Greer Hennessy needs palm trees.
As a movie location scout, picture-perfect is the name of the game. But her last project literally went up in flames, and her career is on the verge of flaming out. Greer has been given one more chance, if she can find the perfect undiscovered beach hideaway for a big-budget movie. She zeroes in on a sleepy Florida panhandle town called Cypress Key. There's one motel, a marina, a long stretch of pristine beach and an old fishing pier with a community casino-which will be perfect for the film's explosive climax.
There's just one problem. Eben Thibadeaux, the town mayor, completely objects to Greer's plan. A lifelong resident of Cypress Key, Eben wants the town to be revitalized, not commercialized. After a toxic paper plant closed, the bay has only recently been reborn, and Eb has no intention of letting anybody screw with his town again. But Greer has a way of making things happen, regardless of obstacles. And Greer and Eb are way too attracted to each other for either of them to see reason.
Between an ambitious director and his entourage-including a spoiled "It Boy" lead actor-who parachute into town, a conniving local ex-socialite, and a cast of local fangirls and opportunists who catch the movie bug, nothing is going to be the same in Cypress Key. Now Greer is forced to make some hard choices: about the people and the town she's come to care about, and about her own life. True love is only for the movies, right? Can Greer find a way to be the heroine in her own life story? Told with inimitable heart and humor, Mary Kay Andrews' Beach Town is the perfect summer destination.
Mary Kay Andrews is the pen name of American writer Kathy Hogan Trocheck, based in Atlanta, who has authored a number of best-selling books under the Andrews pen name since 2002. Trochek graduated from the University of Georgia with a journalism degree in 1976. She worked as a reporter at a number of papers, and spent 11 years as a reporter for the Atlanta Journal-Constitution before leaving to write fiction full-time in 1991. She published ten mystery novels under her own name between 1992 and 2000, and switched to the Andrews pen name in 2002 to author Savannah Blues, which marked a change in her style to more Southern-flavored themes.
A such a fun and exciting story with some really interesting characters! What fun it would be to be a movie location scout! But also stressful, difficult and challenging as well! I loved going along on the ride with Greer, as she negotiated through her bumps in the road. It was fun to encounter all the people she did and to see how she would figure it all out! I cannot help but get wrapped up in Mary Kay Andrews books. She allows you to feel good, but you also go through some tough situations with some very special characters. With the voice and tone we now have come to love and expect from Mary Kay Andrews Beach Town is not to be missed this summer! 4 stars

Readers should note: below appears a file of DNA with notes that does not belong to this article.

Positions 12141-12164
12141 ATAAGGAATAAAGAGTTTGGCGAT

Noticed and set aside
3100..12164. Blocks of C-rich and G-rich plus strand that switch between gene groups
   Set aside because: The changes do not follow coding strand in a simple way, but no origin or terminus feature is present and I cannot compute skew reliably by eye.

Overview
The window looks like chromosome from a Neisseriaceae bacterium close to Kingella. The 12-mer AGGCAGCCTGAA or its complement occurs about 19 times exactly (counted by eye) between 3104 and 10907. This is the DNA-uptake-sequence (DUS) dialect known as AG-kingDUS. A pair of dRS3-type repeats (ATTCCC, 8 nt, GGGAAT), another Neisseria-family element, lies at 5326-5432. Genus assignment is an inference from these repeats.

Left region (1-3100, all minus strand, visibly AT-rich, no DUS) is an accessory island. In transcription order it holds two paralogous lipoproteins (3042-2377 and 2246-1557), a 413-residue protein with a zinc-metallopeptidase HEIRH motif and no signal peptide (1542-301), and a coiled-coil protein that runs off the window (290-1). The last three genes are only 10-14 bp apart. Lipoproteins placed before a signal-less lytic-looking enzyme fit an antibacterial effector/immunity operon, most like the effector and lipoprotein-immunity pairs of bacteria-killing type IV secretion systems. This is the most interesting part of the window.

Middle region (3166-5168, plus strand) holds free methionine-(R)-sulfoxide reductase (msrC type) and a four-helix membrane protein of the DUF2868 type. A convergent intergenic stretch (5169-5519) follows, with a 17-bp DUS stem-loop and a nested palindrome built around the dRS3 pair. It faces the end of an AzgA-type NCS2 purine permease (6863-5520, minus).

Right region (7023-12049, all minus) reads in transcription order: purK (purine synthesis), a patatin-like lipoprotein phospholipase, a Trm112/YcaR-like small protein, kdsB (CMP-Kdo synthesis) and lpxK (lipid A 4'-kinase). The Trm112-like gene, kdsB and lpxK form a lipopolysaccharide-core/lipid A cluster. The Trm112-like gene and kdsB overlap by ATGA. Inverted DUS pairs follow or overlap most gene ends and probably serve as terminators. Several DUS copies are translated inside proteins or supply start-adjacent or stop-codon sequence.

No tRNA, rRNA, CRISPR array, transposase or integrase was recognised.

TOP FIVE BEACH HOUSE MUST HAVES
By Mary Kay Andrews
New York Times bestselling author of BEACH TOWN
Over the years my family and I have stayed in dozens of rented beach houses. We’ve hit the highs—gorgeous beachfront mansions complete with swimming pools and dual kitchens—and the lows—glorified shacks with rickety furniture and questionable plumbing.
So when it came time to buy and renovate our own beach house on Tybee Island, Georgia, I already had a list of my top five must haves for a great beach house.
- Good mattresses and nice linens. Nothing’s worse than hitting the hay after a long day at the beach –then spending a sleepless night because the mattress was purchased during the Eisenhower administration and your sheets are so cheap and scratchy they torture your sunburn.
- An outdoor area. Be it a screened porch, a patio or a back deck, there’s nothing better than lounging around outside—preferably with a great view of the beach, or at least within earshot of the sound of the surf. The screened porch at our Tybee Island beach house has a great old glider whose rusty squeak is the perfect beach music lullaby.
- An adequate kitchen. Nobody wants to be tied to a hot stove when you’re on vacation. But on the other hand, it’s a great time and money saver if you can at least prepare cereal for breakfast and fix sandwiches to take to the beach---especially if you have small children. We love to pick up fresh shrimp or seafood at a local market and “cook in” at least one night during our beach week, so at the bare minimum your beach house kitchen should be outfitted with all the basic amenities—including pots and pans, and enough dishes and flatware—and REAL GLASS wineglasses, for your whole crowd.
- Location, location, location. Your beach house doesn’t have to have oceanfront views—although that’s a huge plus. But if your beach is anything like ours, where parking is limited, you’ll want to be within biking or strolling distance of the shore. And easy access to a grocery (and liquor) store and walkable restaurants is a huge plus. Our vacation rental home on Tybee Island, outside of Savannah, is on the bike bath, and our grocery store, the IGA, is close enough to walk over to fetch what we need.
- Don’t forget the fun stuff! We’ve stocked our house with shelves of puzzles, board games, DVDs of movies for all ages, crayons and coloring books—and most importantly, BEACH READS. Paperback romances, thrillers, mysteries, and of course, the latest Mary Kay Andrews titles, like SUMMER RENTAL, SPRING FEVER, LADIES’ NIGHT, SAVE THE DATE, and the newest arrival, BEACH TOWN.